#atozchallenge: H is for Hallera and other CNF planets

Planet-Earth-planet-earth-21056677-1920-1200

Back when I first started planning out the Mendaihu Universe — or more correctly, the Vigil Universe, as I’d envisioned it then — I’d thought of creating a multiplanetary federation in which these stories could take place.  On the same day I’d spent in that overheated laundromat on Charles Street in Boston coming up with the Bridgetown setting, I made some cursory notes on this federation, but thanks to overthinking the physics of space travel as well as realizing I was overreaching a bit, I scaled back so the story would remain on a future Earth.  I’d keep this federation idea in pocket for future ideas.

Crimson-Null Foundation was a name I came up with before I even had an idea.  Originally it was ‘Crimson Nine’ as I was going to have nine planets involved.  I knew “Crimson” was going to reference Earth, but it took me quite sometime to build something around the rest of the name.
It wasn’t until writing The Phoenix Effect that I came up with the idea of Null, which was my own personal answer to bending the laws of physics for space travel.  It was partly inspired by the New Age books I’d been reading, specifically the subjects of remote viewing and astral travel.  I let the idea simmer for a few weeks, doing some deep thinking about the ground rules before I even wrote about it.  The shortest, oversimplified version I came up with: while in reality the body carries the soul in travel, in Null travel it’s the opposite: the soul travels and pulls the body along with it.  It’s a LOT more complicated than that, of course, but that’s the elevator pitch for it.
The use of the word “Null” soon changed to “Light” as the idea expanded, but I felt Null should remain when it’s referred to commercially: the Nullport, for instance.  This is also the reason I kept the “Foundation” part of it, to hint that it this planetary group is centered around commerce as well as peace treaties, but less so about the spiritual end of things.

Trisanda is not part of the CNF, even though it’s the ancestral homeworld of everyone involved; they are not part of the commercial ventures, only spiritual ones.

The first-in-line planet on the CNF board is of course Meraladh [mey-rah-LADH, slight lisp on the dh], the current physical homeworld of the aliens in this universe.  It’s an Earthlike planet that has five major continents and numerous satellite islands.  It’s the first planet that the Trisandi colonized after starting their spacefaring age, and has become a major travel destination for both business and pleasure.  In the trilogy, we meet numerous characters who are full or half-Meraladhza.

The second planet is Mannaka [mahn-NAH-kah], which many call the Midway between Meraladh and Earth.  It started out as a colony planet during the Trisandi spacefaring age, and was originally to be closed down once they traveled to Earth.  However, many of the families that had taken root there during this age did not want to abandon it.  It’s got a much smaller population than Meraladh or Earth, but it’s one of the most important transportation hubs in the CNF.  The Mannaki are an incredibly friendly and sociable people, and are also fiercely protective of their own.  They’re the leaders in transportation and communication technologies.  Councilor Mancka Udéma, a member of the Provincial Governor’s Council, who we meet in the latter half of A Division of Souls, is Mannaki.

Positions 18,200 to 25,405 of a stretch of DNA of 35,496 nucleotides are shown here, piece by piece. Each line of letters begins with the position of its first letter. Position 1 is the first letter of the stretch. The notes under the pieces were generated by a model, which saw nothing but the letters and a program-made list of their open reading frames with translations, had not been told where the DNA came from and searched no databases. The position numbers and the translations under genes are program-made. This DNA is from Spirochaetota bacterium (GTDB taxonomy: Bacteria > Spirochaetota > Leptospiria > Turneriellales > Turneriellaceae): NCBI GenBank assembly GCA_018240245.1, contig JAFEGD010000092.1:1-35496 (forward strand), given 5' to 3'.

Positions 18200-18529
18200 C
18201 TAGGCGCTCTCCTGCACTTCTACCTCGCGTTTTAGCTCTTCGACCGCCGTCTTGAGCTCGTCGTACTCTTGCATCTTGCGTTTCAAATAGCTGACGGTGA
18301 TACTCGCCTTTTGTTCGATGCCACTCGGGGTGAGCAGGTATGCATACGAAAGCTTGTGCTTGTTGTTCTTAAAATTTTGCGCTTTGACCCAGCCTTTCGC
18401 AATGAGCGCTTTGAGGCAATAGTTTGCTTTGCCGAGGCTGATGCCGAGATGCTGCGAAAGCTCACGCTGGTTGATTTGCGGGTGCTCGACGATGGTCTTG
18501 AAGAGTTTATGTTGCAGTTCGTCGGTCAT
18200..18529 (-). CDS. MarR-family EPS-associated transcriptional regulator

Earth/Gharra is the third-important planet in terms of the CNF, and was the main destination of the Trisandi spacefarers.  Eons later the Meraladians reestablished contact with Earth to strengthen their connection; both planets created the Foundation soon after to solidify the commercial and spiritual connections of all planets inhabited fully or partly by Meraladians.
Gharra [GAH-rrah, very slight glottal fricative on the rr] is the original name given by the Trisandi to the planet.  Whenever the planet is talked about in spiritual terms, both the Mendaihu and Shenaihu will always refer to it as Gharra.

Fourth is Hallera [HAH-leh-rah], a purely Meraladian-made satellite world in which its inhabitants all live within the planet, not outside of it.  It’s another midway planet and is mainly a transportation hub, both for Null travel and for shipping purposes.  There are also some minor technological and industrial companies based here as well.  [Later on when I started working second shift at a warehouse in late 2000, I came up with an MU-related story about dock workers on Hallera.  I’m yet to write it, but I’m sure I’ll be doing so soon enough.]
Hallera does have a significant population, mostly those who live and work there, such as dock workers, transportation, security, and so on.  CNF representative Jack Priestley, who we meet early on in A Division of Souls, grew up here.

Fifth is Runeia [roo-NAY-ah], a planet not too far from Hallera.  It unfortunately has gotten a bit of a bad reputation, as technically it’s a prison planet; this is where many of the worst criminals would be sent to for rehabilitation.  The world itself is actually quite beautiful and lovingly curated by its inhabitants.  It’s extremely distant from most of the other planets, which adds to its unfair reputation as a bad place to be.  [This one’s a Tuckerized name:  It’s named after the final track, “Runeii”, of Talk Talk’s 1991 album Laughing Stock.  That song title is also the inspiration of using the extra ‘i’ at the end of some clan names.]

There are other planets involved, but I have yet to sketch them out. 🙂

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